‘Distressing’ Substantiation Trends Tighten FTC Supplement Claim Enforcement
This article was originally published in The Pink Sheet Daily
FTC tightens requirements for claims substantiation due to fraud in studies and peer reviews, but its changes are not “monumental,” says Division of Advertising Practice official Richard Cleland. FTC likely will ask more supplement or nutritional product firms to conduct RCTs to support marketing claims, he adds.
You may also be interested in...
On behalf of the FTC, DoJ alleges Bayer violated a 2007 settlement to substantiate supplement claims and asks a court to require the firm to provide two RCTs for dietary supplement claims for Phillips’ Colon Health. Trade groups rally behind the firm, arguing the requirement is unfair and illegal.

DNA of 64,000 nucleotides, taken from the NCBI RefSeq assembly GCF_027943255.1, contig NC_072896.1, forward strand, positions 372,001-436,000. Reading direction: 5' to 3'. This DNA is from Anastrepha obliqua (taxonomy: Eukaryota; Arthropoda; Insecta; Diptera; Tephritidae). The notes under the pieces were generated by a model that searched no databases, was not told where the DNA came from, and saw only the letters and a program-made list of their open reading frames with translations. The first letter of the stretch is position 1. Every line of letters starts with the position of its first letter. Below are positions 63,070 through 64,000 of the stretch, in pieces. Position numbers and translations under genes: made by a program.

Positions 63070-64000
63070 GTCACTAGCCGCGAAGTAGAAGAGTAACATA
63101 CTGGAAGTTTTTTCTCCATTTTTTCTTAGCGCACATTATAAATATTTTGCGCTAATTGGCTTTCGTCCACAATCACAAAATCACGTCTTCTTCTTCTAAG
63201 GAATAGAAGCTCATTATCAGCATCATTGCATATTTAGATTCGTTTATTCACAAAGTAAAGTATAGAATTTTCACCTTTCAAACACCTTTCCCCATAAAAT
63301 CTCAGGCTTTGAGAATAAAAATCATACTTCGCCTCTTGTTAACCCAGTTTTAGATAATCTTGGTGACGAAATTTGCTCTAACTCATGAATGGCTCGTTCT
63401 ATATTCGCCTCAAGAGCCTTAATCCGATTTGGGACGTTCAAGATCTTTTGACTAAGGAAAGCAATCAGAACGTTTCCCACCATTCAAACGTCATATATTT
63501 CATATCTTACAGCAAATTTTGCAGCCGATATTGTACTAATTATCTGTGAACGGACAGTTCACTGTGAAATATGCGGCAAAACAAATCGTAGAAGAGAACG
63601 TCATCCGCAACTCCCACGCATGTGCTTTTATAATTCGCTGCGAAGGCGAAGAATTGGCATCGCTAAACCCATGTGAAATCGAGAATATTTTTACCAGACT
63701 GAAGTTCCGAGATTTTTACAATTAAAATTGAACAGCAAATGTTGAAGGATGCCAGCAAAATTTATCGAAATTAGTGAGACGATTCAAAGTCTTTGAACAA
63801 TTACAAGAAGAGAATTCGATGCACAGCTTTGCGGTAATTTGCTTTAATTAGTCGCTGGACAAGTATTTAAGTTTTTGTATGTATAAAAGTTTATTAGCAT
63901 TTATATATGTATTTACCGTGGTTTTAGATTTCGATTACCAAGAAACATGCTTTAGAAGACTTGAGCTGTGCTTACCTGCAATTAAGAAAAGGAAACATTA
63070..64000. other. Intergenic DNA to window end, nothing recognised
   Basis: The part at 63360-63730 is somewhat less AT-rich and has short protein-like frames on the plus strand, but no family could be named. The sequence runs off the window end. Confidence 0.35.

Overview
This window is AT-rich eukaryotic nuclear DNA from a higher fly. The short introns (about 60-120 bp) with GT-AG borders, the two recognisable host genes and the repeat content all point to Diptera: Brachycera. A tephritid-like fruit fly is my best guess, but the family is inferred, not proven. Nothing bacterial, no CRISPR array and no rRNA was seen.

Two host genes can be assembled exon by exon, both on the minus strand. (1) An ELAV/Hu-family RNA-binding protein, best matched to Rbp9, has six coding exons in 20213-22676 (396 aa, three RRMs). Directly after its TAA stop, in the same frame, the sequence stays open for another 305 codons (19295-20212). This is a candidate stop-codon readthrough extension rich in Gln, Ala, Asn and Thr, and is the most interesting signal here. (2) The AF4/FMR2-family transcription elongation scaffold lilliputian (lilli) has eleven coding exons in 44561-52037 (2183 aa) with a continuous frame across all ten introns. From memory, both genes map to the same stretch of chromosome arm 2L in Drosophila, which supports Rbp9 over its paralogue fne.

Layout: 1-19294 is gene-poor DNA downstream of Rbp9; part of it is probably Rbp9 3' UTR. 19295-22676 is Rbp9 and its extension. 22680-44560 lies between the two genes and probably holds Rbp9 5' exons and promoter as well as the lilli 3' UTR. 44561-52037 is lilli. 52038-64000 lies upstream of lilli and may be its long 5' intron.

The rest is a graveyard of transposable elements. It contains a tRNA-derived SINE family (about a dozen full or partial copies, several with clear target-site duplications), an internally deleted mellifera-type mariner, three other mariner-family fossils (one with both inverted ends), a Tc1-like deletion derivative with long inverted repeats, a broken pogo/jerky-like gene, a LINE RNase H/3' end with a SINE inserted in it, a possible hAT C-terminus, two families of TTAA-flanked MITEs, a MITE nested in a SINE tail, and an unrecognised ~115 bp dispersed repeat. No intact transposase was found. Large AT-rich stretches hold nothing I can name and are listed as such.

Seven of 10 CBD-containing supplement products tested in a lab did not contain the levels of CBD advertised on the label, says hemp, CBD and natural health product information publisher Remedy Reviews. Most products also were found to contain heavy metals.
P&G approach to advertising for SK-II skin care drove double-digit sales growth in new users and prompted a 27% increase in searches for the line. P&G has saved $1bn from cost-cutting in ad agencies and advertising implemented over past five years, says chief brand officer Marc Pritchard.